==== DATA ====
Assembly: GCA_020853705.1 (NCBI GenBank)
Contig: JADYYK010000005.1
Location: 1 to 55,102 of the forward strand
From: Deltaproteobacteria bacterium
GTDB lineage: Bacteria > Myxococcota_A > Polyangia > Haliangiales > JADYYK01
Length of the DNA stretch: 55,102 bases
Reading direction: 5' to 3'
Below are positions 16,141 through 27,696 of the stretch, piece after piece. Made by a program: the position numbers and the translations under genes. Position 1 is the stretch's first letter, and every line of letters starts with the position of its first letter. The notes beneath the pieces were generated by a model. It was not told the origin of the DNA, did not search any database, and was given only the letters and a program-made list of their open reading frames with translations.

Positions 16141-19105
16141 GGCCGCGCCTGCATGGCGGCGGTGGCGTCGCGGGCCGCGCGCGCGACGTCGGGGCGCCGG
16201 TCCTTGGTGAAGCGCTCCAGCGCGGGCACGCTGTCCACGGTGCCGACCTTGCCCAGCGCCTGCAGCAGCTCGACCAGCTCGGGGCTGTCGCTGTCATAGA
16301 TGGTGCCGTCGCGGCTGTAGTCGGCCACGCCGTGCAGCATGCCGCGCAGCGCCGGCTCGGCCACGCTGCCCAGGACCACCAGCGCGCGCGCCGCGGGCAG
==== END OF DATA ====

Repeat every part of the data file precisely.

Assembly: GCA_020853705.1 (NCBI GenBank)
Contig: JADYYK010000005.1
Location: 1 to 55,102 of the forward strand
From: Deltaproteobacteria bacterium
GTDB lineage: Bacteria > Myxococcota_A > Polyangia > Haliangiales > JADYYK01
Length of the DNA stretch: 55,102 bases
Reading direction: 5' to 3'
Below are positions 16,141 through 27,696 of the stretch, piece after piece. Made by a program: the position numbers and the translations under genes. Position 1 is the stretch's first letter, and every line of letters starts with the position of its first letter. The notes beneath the pieces were generated by a model. It was not told the origin of the DNA, did not search any database, and was given only the letters and a program-made list of their open reading frames with translations.

Positions 16141-19105
16141 GGCCGCGCCTGCATGGCGGCGGTGGCGTCGCGGGCCGCGCGCGCGACGTCGGGGCGCCGG
16201 TCCTTGGTGAAGCGCTCCAGCGCGGGCACGCTGTCCACGGTGCCGACCTTGCCCAGCGCCTGCAGCAGCTCGACCAGCTCGGGGCTGTCGCTGTCATAGA
16301 TGGTGCCGTCGCGGCTGTAGTCGGCCACGCCGTGCAGCATGCCGCGCAGCGCCGGCTCGGCCACGCTGCCCAGGACCACCAGCGCGCGCGCCGCGGGCAG